- He is using his fastball alot less this season so far (47% vs. 59% last year) and gone back to using alot more of his cutter & changeup (46% of the time vs. just 33% last year). I should note though that Fan Graphs classification seems off for Moyer and that he didn't throw 4-seem fastballs nearly that often according to 2 other sources. It was 50% and 51% respectively.

This is more in line with '07 & '08 Moyer who was more of an offspeed guy who mixed in his fastball less well below 50% of the time.

Probably a wise move because if Moyer misses even slightly with his fastball, it gets crushed as if often did last year. Might even be wise to mix in his fastball a bit less.

- NL hitters have been progressively swinging at more of his pitches since he has come to the NL especially out of the zone.

If hitters do swing at something in the zone, they are going to make contact & almost certainly put it in play. Up to a ridiculous 94% this year so far vs. a league average of just 88%.

Interestingly enough though, hitters are making less contact on stuff out of the zone though.

- Moyer's K rate has continued to decline each year in a Phils' uniform and has reached an anemic 4.6 K/9 this year. Leaves little margin for error.

He has surprised mainly be keeping his BB/9 really low 1.6 BB/9 and keeping his H/9 at 8.6. The H/9 though is bound to creep up as hitters only .234 BABIP so far. That will jump at least 50 points and possibly a bit higher as the season goes on.

Outlook:

- Didn't dig enough into the numbers but it is hard to tell if Moyer is throwing less fastballs and more changeups/cutters because he really has changed his pitch selection or if simply has been ahead in the count more. My bet is that it is a combo of the two. Interesting to see how that plays out over the next few months.

If he can continue to get guys to chase his motley assortment of offspeed stuff out of the zone especially earlier in the count, he should continue to be a serviceable starter all year. If not and he has to come in the zone with a fastball, it will be 'Home Run Derby.'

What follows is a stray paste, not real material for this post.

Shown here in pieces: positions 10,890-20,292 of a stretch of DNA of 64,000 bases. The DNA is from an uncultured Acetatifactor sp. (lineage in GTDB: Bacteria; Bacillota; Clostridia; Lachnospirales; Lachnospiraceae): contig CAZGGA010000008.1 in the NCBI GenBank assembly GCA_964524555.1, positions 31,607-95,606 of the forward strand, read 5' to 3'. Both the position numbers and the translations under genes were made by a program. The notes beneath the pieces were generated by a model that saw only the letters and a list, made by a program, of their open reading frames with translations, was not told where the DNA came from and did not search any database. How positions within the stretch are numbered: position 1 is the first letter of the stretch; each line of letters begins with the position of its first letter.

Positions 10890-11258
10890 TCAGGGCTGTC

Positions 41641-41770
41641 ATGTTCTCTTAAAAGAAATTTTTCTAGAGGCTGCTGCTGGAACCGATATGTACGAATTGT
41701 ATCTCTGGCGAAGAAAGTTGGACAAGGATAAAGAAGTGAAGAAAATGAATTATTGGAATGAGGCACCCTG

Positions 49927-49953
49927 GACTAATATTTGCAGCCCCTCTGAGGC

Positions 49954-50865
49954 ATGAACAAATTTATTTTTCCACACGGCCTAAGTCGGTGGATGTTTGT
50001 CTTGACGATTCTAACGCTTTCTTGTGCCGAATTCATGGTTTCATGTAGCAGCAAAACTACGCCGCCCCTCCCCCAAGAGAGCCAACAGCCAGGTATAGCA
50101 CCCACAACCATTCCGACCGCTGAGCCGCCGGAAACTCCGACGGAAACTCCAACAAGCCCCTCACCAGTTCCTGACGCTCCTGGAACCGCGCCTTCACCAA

Moyer has had some bad luck on HRs leaving the park but he has likely benefited more from that .234 BABIP and 8.6 H/9. That is going to last and will jump notably. So figure his H/9 creeps down a bit but is offset by a notable jump in H/9.

Basically no Phils' starter has been hurt more by pitching more at CBP though than Moyer. His ERA is a nearly a full run higher at CBP (5.05 vs. 4.09) than on the road in a Phils' uniform due in part to the fact his H/9 rates jumps notably at CBP.

My bet is that Moyer continues to be a serviceable starter especially in parks & teams that are long-ball challenged but is a below average starter at CBP.

It is also wrong for broadcasters to call Moyer a slop pitcher. I think of slop pitchers as guys who throw a ton of offspeed stuff but has modest control. Moyer throws slop but he has very impeccable control. Basically he is a historical oddity because you aren't going to see 47-year old men with his kind of offspeed command.

PTB has been DFA'd by the Rays

Hamels ' problem is that right handed batters are desroying him to the tune of .496 vs. .135 for lefthanded batters. Hamels would worth a lot of money to any team facing the phillies! But as a pitcher facing righthanders he has become totally ineffective.

It's a shame that it ended this way for Pat, but then again he's got a WFC Ring & $9 Million still coming to him courtesy of Tampa, so I'm not exactly crying in my beer over it.

Requiem For Pat Thread ==>

am I a bad person for repeatedly watching that guy get absolutely clocked by Raul's homer?

PTB has been DFA'd by the Rays

The Philadelphia Phillies' 2010 season is the 128th season in the history of the franchise. The team will attempt to defend its status as National League champions after appearing in the 2009 World Series.